If you want to know what led to the government shutdown, all you need to do is listen to the argument between the popular conservative radio host Mark Levin and Sen. Ron Johnson (R-WI). Johnson, one of the most conservative senators in the country, was elected in the 2010 Tea Party wave. Since the beginning of the shutdown crisis, I and many others have argued that the issue is between moderate and extreme Republicans, not Republicans and Democrats. The Levin-Johnson argument demonstrates that point perfectly.
At the height of the shutdown crisis, Levin demanded that Johnson come up with a “strategy” to defund Obamacare and accomplish everything Levin, his listeners, and supporters want. That’s just plain silly. It’s not possible. The strategy Levin supports is great for ratings but terrible for the country and the Republican Party.
Please understand: Johnson is a really, really, really conservative guy. Like, way out there on the right. He says, believes, and votes in a very conservative way. He voted against the Employment Non Discrimination Act. He has an “A” rating from the National Rifle Association. He doesn’t believe abortion should be legal. He believes marriage should be only between consenting adults with opposing reproductive organs. He doesn’t trust scientists on climate change. He even voted against a bill to benefit the disabled and supported by former Republican leader and World War II veteran Bob Dole. In front of Dole! On the Senate floor! I looked hard to find Johnson saying or voting for anything a liberal American would agree with and came up empty.
I don’t think it’s unfair or insulting to say Johnson lives on the far right of American political thinking. However, he is still a senator, not a talk show host like Levin. It’s easy to achieve your goal—getting ratings and entertaining people—when you are as smart and talented as Levin is. But a senator has a much harder task. He has to work with others whom he is often at complete odds with. He can’t hang up on someone who disagrees with him if he wants to get things done. To pass or repeal laws, he needs the votes. Johnson and his Republican friends in the U.S. Senate don’t have them, no matter how much Levin and others like him yell and scream.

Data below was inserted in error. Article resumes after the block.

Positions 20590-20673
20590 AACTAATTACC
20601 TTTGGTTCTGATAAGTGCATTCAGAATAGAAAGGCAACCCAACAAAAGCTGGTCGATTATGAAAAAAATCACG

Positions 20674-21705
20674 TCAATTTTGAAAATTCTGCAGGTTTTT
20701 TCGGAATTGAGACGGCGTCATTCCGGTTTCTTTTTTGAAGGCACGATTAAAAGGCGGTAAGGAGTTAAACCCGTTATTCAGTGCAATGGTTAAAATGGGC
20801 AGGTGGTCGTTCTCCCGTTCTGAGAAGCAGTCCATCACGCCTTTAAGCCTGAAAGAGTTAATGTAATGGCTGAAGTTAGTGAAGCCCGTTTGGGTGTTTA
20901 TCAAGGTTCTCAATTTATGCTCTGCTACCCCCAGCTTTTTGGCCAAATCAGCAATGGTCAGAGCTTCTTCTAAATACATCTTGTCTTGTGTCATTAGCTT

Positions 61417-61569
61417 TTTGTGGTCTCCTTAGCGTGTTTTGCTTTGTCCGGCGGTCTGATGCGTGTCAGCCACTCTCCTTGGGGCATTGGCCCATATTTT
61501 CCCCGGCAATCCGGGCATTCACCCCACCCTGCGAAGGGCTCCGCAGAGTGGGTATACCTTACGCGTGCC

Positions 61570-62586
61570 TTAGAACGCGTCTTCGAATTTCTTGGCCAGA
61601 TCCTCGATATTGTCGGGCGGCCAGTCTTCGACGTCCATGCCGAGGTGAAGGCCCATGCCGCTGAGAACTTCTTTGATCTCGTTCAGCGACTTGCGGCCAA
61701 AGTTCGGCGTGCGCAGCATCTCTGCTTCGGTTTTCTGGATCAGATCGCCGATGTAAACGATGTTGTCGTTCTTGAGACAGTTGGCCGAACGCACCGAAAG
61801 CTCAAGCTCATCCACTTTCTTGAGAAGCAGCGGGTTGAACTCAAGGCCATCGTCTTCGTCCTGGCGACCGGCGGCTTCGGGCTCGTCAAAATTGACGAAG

Senators understand that at the end of the day, their job is to get something done. It certainly doesn’t hurt to have the support of a radio host with millions of listeners telling the audience how to vote and whom to pressure, but if the votes aren’t there, you can’t repeal a law.
The job of a terrestrial radio show host, on the other hand, is to entertain and sell advertising and, in Levin’s case, books. He has written quite a few bestsellers.
Levin and other radio performers, commentators, and columnists see it as their responsibility to demand purity on every vote and issue. They gain respect and larger audiences the more they vent the anger and frustration of their listeners by calling people names and hanging up on those who argue with them. If there is nothing to be outraged by, it’s their job to create something. That is how it works in radio. But that isn’t how it works in Washington, D.C., or any state capital in America.
Demanding that Johnson come up with a strategy to repeal Obamacare or else destroy the economy and the country is absurd. Talking tough to a senator and speaking truth to power is respectable. Demanding they develop the powers of a Jedi is crazy. Levin is an expert on the Constitution, but no matter how loud he yells, he isn’t going to get the president of the United States to repeal a pathway to affordable insurance coverage for hardworking Americans who have never been able to get it.
If you want to know why the government shut down, you need only to listen to these two very conservative Americans argue about “strategy.” The shutdown happened because the right-wing media wanted the people they helped get elected to perform miracles. It’s easy to demand outcomes on the radio and sound tough. It’s hard to achieve outcomes in Washington when you don’t have the votes. This fight continues to be between conservative commentators and their listeners, whose words have no consequences, and conservative lawmakers—whose votes do.